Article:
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Left carpometacarpus from the hand of an extinct swan (Olor paloregonus = Cygnus paloregonus) from Oregon. Date: 1892–1893, Source: Popular Science Monthly Volume 42

The carpometacarpus is a bone found in the hands of birds. It results from the fusion of the carpal and metacarpal bone, and is essentially a single fused bone between the wrist and the knuckles. It is a smallish bone in most birds, generally flattened and with a large hole in the middle. In flightless birds, however, its shape may be slightly different, or it might be absent entirely.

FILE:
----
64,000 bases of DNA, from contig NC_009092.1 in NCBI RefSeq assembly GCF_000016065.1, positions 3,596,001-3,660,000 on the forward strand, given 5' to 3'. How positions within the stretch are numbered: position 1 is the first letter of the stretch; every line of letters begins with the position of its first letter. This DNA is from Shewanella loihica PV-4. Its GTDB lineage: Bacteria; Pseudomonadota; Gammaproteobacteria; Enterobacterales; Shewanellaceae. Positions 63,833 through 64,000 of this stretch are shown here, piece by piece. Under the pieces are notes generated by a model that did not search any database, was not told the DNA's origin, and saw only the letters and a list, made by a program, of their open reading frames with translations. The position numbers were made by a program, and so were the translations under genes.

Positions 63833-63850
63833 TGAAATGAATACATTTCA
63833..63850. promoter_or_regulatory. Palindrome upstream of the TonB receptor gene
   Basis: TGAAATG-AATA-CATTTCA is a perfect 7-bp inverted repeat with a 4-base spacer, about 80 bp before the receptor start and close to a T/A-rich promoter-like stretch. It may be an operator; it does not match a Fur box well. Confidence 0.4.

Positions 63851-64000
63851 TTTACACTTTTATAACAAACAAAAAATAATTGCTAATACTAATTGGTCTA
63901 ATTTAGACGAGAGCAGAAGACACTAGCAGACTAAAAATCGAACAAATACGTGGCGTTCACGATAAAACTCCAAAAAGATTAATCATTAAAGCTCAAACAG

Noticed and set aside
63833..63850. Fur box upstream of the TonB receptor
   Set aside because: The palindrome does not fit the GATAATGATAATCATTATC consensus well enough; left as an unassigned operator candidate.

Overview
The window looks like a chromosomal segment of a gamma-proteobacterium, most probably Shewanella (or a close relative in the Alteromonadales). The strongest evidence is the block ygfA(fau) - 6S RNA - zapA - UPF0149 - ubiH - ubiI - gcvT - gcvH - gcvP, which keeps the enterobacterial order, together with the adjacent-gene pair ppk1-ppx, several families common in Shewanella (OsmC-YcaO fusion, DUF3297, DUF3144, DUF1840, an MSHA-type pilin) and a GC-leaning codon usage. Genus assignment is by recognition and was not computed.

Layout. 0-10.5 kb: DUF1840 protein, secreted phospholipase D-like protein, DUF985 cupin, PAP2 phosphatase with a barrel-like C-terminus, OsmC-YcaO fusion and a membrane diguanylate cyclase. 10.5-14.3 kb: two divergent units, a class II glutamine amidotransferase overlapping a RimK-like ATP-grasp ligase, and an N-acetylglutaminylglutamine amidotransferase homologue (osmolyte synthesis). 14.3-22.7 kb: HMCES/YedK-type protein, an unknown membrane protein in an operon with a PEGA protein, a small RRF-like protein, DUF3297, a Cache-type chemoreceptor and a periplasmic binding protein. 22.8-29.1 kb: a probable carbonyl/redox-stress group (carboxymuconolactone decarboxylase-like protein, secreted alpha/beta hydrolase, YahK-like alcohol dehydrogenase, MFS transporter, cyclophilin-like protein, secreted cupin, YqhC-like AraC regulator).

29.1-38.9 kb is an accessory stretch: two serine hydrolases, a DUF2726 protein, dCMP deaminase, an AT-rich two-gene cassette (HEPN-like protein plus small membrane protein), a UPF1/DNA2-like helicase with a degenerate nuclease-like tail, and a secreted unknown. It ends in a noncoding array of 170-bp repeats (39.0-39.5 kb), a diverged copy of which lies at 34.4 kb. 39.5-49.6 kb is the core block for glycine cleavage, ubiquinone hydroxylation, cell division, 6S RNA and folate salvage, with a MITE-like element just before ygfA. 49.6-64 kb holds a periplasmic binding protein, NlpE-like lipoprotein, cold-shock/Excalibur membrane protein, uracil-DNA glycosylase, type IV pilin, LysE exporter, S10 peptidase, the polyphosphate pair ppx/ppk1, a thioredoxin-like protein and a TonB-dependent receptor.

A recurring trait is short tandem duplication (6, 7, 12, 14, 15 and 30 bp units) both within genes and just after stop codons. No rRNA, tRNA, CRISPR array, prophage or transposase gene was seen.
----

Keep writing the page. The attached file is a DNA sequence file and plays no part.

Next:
It forms the tip of the wing skeleton in birds. To it, most of the primary remiges attach. The alula, by contrast, is formed by the thumb, which does not completely fuse with the other hand-bones. Likewise, the tipmost primaries attach to the phalanx bones.

Carpometacarpus is in red in this description of the bird wing bones

To non-biologists the carpometacarpus may be best known from buffalo wings. Buffalo wings come in two basic sizes, a large angled one containing three major bones, and a smaller flat one containing only two. The bone missing in the latter is the carpometacarpus.

See also[edit]


  • "carpometacarpus". Retrieved 5 January 2010.